Joris Voorn sat down with Gareth Elliot at this year’s ADE to talk about his very busy year, how he prepares for certain sets and the three DJs that he would pick to be stuck on a desert island with.


Q. So how are you enjoying ADE so far ?

A. Its a great one, it’s getting better every year.

Q. I came here in 2014 and since then it’s gotten more global and more international don’t you think?

A. Yeah I think so too it’s just gotten so big since then.

Q. Here’s a random question for you, if you were stuck with three DJs on a desert island, who would they be and why?

A. “Oh wow! (Laughs) That is a big question..

Ok let me think, Well the first one is easy and it’s got to be Kolsch because he’s going to be cooking amazing meals to survive.

Q. Kolsch, really? I thought Seth Troxler was the best DJ cook?

A. No Kolsch won the best DJ cook this year. He won it for the third time I think. He’s going to cook against Seth next year so that’s going to be a moment.

My second choice would be Seth because Kolsch isn’t going to cook for you every night (Laughs).

My third choice would probably be The Orb because he would be very different to speak to. Especially if we are all going to have to play some music, I think it’s going to be nice to listen to something away from techno (Laughs)…

Q. Those are some really good answers.

Where would you see yourself if you didn’t take up music?

A. I probably would have still been an architect which is what I did before music. So I guess I would still be doing that.

Q. Coming from a very culturally-rich city, would you say that Amsterdam has an influence on your productions?

A. I think the great thing about Amsterdam is that it has a very strong and broad history of dance music, and at the same time it has a very young audience and also the people that have been involved in the scene for a long time are still a major part in it which is fantastic.

Everyone seems to be interested in dance music, especially techno. It’s a real Techno city but not in the same way that Berlin is. It’s not as purist in a broader sense. Anything can work in Amsterdam, there is a place for every type of music here.

Q. What keeps you more engaged DJing or producing?

A. I think I couldn’t live without one of either of them. I need my producer side to be able to finish my tracks when I’m DJing. It also keeps me very interested in playing. There’s no better feeling than going out and playing a track that you’ve worked so hard on for the first time. On the other hand, I couldn’t go into the studio and make dancefloor music without having the experience and expectation of playing it on the floor.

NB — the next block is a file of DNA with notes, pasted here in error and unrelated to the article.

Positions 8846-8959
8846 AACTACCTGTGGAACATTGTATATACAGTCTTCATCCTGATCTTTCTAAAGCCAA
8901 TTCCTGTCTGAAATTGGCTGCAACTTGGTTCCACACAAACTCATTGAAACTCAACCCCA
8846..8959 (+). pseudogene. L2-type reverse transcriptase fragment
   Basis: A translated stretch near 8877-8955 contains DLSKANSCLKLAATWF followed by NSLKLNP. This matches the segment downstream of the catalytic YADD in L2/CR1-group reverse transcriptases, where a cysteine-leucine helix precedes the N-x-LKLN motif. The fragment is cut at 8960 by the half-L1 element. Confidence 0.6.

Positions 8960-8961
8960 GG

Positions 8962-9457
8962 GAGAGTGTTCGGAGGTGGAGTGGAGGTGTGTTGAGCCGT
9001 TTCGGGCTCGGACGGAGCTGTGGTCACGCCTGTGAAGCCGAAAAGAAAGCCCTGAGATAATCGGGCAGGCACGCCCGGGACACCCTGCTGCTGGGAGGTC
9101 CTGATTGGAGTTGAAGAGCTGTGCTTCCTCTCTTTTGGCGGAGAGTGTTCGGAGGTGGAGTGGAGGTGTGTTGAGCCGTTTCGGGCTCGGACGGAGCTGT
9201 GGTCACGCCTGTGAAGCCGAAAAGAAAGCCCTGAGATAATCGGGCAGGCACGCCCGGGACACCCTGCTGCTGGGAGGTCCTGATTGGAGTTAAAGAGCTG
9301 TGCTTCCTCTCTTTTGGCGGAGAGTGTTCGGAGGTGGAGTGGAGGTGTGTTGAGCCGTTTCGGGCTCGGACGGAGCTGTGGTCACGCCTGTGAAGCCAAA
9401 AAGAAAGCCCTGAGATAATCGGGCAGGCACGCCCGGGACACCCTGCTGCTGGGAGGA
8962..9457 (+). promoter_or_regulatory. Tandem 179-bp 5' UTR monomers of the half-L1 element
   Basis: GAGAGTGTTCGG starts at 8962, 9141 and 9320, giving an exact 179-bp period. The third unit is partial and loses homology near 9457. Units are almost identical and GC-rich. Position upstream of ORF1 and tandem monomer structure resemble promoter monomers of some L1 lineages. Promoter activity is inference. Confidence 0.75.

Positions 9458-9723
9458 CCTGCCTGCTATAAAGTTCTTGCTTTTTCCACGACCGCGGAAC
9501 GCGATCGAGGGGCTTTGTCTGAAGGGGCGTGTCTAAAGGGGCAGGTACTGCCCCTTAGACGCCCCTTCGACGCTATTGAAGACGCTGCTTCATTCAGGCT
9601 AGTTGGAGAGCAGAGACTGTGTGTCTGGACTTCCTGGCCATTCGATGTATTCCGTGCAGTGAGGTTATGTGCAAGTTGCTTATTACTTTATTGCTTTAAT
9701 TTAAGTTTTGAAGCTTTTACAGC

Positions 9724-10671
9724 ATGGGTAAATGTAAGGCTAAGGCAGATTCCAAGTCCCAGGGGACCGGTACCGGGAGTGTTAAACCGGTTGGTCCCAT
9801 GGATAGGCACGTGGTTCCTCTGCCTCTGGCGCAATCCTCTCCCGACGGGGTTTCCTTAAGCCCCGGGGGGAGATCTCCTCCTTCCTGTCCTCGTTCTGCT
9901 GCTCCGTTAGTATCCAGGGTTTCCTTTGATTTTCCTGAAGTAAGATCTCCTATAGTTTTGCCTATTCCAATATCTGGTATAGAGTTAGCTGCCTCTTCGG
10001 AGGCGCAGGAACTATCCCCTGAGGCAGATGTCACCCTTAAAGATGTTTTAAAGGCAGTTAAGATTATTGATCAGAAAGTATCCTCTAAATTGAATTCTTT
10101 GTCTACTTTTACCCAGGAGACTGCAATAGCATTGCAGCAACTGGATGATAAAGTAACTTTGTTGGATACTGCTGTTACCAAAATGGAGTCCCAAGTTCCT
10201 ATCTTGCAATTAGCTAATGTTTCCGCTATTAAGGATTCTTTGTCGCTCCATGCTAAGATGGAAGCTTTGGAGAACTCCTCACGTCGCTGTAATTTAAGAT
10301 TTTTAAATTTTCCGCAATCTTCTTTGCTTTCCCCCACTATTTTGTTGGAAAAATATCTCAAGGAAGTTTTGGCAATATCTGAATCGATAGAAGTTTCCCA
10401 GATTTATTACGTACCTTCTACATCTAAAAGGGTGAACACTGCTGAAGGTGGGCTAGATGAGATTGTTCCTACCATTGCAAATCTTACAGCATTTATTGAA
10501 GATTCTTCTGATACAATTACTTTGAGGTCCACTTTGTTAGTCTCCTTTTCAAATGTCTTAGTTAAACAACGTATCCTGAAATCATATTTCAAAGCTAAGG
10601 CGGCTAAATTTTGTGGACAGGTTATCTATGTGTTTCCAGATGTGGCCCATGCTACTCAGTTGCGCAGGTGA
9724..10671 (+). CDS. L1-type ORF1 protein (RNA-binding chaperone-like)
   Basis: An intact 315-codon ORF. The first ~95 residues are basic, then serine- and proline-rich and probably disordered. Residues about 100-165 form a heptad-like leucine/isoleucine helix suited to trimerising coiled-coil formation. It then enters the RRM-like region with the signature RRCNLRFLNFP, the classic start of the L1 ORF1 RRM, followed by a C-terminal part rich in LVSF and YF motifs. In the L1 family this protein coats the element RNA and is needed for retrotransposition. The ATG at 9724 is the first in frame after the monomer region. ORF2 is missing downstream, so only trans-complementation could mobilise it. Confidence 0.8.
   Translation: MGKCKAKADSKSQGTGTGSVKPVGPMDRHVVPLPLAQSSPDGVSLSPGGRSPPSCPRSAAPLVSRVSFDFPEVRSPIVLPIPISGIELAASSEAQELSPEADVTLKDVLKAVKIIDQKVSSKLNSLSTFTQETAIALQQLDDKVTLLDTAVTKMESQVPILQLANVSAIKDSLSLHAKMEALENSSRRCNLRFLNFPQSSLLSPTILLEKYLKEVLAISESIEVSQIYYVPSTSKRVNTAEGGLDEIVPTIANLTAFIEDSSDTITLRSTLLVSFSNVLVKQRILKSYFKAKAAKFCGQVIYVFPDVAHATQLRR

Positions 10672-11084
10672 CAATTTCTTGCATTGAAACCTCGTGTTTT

Q. When preparing for a set, what works best for you? By that I mean in terms of either the venue or the time you’re playing?

A.It always depends really, I’m a very broad minded DJ. I play a lot of different sounds in my sets. It really depends on where I play that has an effect on my preparation. When I play a five-hour set I make sure that I start off very nice and deep and then I have those tracks that are very musically interesting that people love to dance to. I make sure that the tracks, when the time comes, really bring on the fire. It’s very important to have this range of music ready.

Q. What would you say is the stand out moment of your career has been so far?

A. There have been way too many stand out moments (Laughs). I remember the first time playing in Japan which was really special and very emotional as well. I always wanted to play in Japan and then the moment came about 10 years ago and I thought to myself, this is it. Japan at the time was the epiphany of dance music so that was a very special thing for me.

Q. What’s the one thing you are looking forward to near the end of 2016 ?

A. I am very looking forward to go into hibernation after that year (Laughs). I don’t really mean that but I would love to. It’s been a very busy year with a lot of gigs and studio time. It can be pretty intense. Especially being at ADE after a very busy summer. Once this weekend is out of the way I can start to relax.

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